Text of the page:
Can't-Miss Culture: Fall Museum Exhibits in NYCSeptember 19, 2017 - by Evan Levy
Fall is upon is, which means that a roster of high-profile museum exhibitions about to open at institutions across New York City. Read on for our picks for the can't-miss culture come up this autumn.
Over at the Met Breuer, the Metropolitan Museum’s showcase for contemporary art on Madison Avenue, there’s Delirious: Art at the Limits of Reason 1950-1980, which looks at the ways in which artists have incorporated nonsense, repetition, and disorder into their work as a response to social and political unrest. The four sections—Vertigo, Twisted, Excess, and Nonsense—look at the work of more than 62 artists, linked by a common distrust of reason (though January 14, 2018). If you haven’t yet checked out this new-ish part of the Met, wander on over.
Auguste Rodin's Eternal Spring
Your ticket also gets you into the Met proper, and it’s easy to do both museums in a day. Over at the main branch, you can catch Rodin at the Met (through January 15, 2018) on the 100th anniversary of the French sculptor’s death. (The artist is often considered to be the originator of modern sculpture.) Featuring exquisite marbles, terracotta, bronze, and plasters, the exhibition includes well-known icons like The Thinker and the magnificent The Hand of God, as well as works like The Tempest that haven’t been seen in decades. The exhibition is accompanied by drawings, prints, letters, and books.
A little further down Fifth Avenue, over at the Frick, a yearlong exhibition on French porcelain runs though August, 2018. Fired by Passion: Masterpieces of du Pacquier Porcelain from the Sullivan Collection highlights the work of the Du Pacquier Manufactory, which was in operation for only 25 years, but produced exquisite examples of porcelain vessels, platters, tureens and other objects, many whimsical in nature. Many bear elaborate decorations and 3-D additions (check out some of the handles).
The photographs in the new exhibit American Visionary: John F. Kennedy’s Life and Times (through Jan. 7, 2018) at the New-York Historical Society convey the sensation you’ve seen them before: JFK in the White House, his kids joyfully playing nearby; JFK with wife Jackie at an event, both of them elegant and assured (in truth, many images here have only rarely been shown). It’s part of the famous Kennedy allure, conveying a world that’s simultaneously approachable, glittering, and rarefied. This well-curated exhibition charts JFK’s trajectory as a politician, as well as the cultural and historical pulse of the times, when photojournalism was at an apex. It’s a wonderful opportunity to observe a world both familiar and lost, and to reflect on where the country was—and is.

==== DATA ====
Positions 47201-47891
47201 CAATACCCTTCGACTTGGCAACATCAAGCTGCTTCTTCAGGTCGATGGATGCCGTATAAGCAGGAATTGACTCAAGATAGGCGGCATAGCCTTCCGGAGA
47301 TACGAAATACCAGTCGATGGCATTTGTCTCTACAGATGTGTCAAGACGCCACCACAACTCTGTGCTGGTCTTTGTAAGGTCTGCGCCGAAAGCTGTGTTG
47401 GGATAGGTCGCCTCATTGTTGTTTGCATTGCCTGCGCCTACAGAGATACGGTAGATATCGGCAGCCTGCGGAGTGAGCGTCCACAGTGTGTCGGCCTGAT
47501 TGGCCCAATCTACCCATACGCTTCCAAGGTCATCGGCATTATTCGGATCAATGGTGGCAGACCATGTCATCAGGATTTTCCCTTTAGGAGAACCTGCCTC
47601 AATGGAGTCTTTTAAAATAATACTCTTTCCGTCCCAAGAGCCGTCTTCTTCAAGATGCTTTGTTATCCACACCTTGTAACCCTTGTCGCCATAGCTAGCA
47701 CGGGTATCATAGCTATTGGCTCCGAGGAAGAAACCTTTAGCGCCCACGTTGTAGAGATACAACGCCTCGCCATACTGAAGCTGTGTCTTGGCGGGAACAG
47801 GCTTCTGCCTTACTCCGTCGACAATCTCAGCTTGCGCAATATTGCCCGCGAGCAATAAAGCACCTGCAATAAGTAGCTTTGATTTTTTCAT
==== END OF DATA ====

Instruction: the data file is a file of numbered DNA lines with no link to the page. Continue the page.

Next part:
If you’re feeling a little more downtown (and who of us isn’t, on any given day) Trigger: Gender as a Tool and a Weapon opens on Sept. 27th at the New Museum, and runs through Jan. 21, 2018. The exhibition examines the role of gender in contemporary art and culture, as seen by a group of intergenerational artists. Also coming up: Alex Da Corta has created a new work for the new installation for the museum’s 231 Bowery building. The New Museum was famous for its window installations in the 1980s, with such well-known artists as Jeff Koons and Bruce Nauman offering their take (Sept. 27-Jan. 7, 2018).
While you’re in your downtown duds, visit downtown darling The Whitney, where an exhibition on L.A. artist Laura Owens features approximately 60 paintings and books. Her work often includes doodles, personal allusions, and crafts materials; more recently, she's incorporated digital images and computer manipulation within her paintings (Nov. 10, 2017- Feb. 4, 2018). The Whitney is also offering the first solo exhibition of Toyin Ojih Odutola, whose work explores the changing nature of identity. Here, she’s offering several interconnected portraits in a series that chronicles the lives of two Nigerian families. The works are life size and done in pencil and pastel, and are both mysterious and familiar (opens Oct. 20, 2017).
Ever wonder what’s its like to fly? Earthflight, a film narrated by Cate Blanchett now at the American Museum of Natural History, took four years to film and shows journeys of various birds on their seasonal migrations; it was filmed on four continents in 11 countries (Sept. 15, 2017-March 8, 2018). And while you’re at AMNH, you can still catch Inside You, an exhibition that looks at our bodies as hosts to countless bacteria, fungi and viruses (through June 16, 2018). Fun!
Illustrated books, sculptures of bronze; collage novels--these are some of the works that make up Max Ernst: Beyond Painting at MoMA (September 27 though Jan. 1, 2018). With a focus on experimentation, the exhibition focuses on Ernst's work in the aftermath of World War I through World War ll. Known for being one of the pioneers of dada and surrealism, Ernst experimented with a number of new techniques, from collage novels to prints using a variety of techniques. And be sure not to miss 65 Maximiliana, ou l’exercice illégal de l’astronomie (1964), an illustrated book that features hieroglyphic script made up by the artist.
While you’re here, stop by some of the other new offerings, like Items: Is Fashion Modern? (Oct 1-January 2; it looks at 111 items of clothing and accessories that have had a strong impact on both fashion and culture, from a pair of Levi 501's to the classic Little Back Dress, to the sari and the keffiyeh.)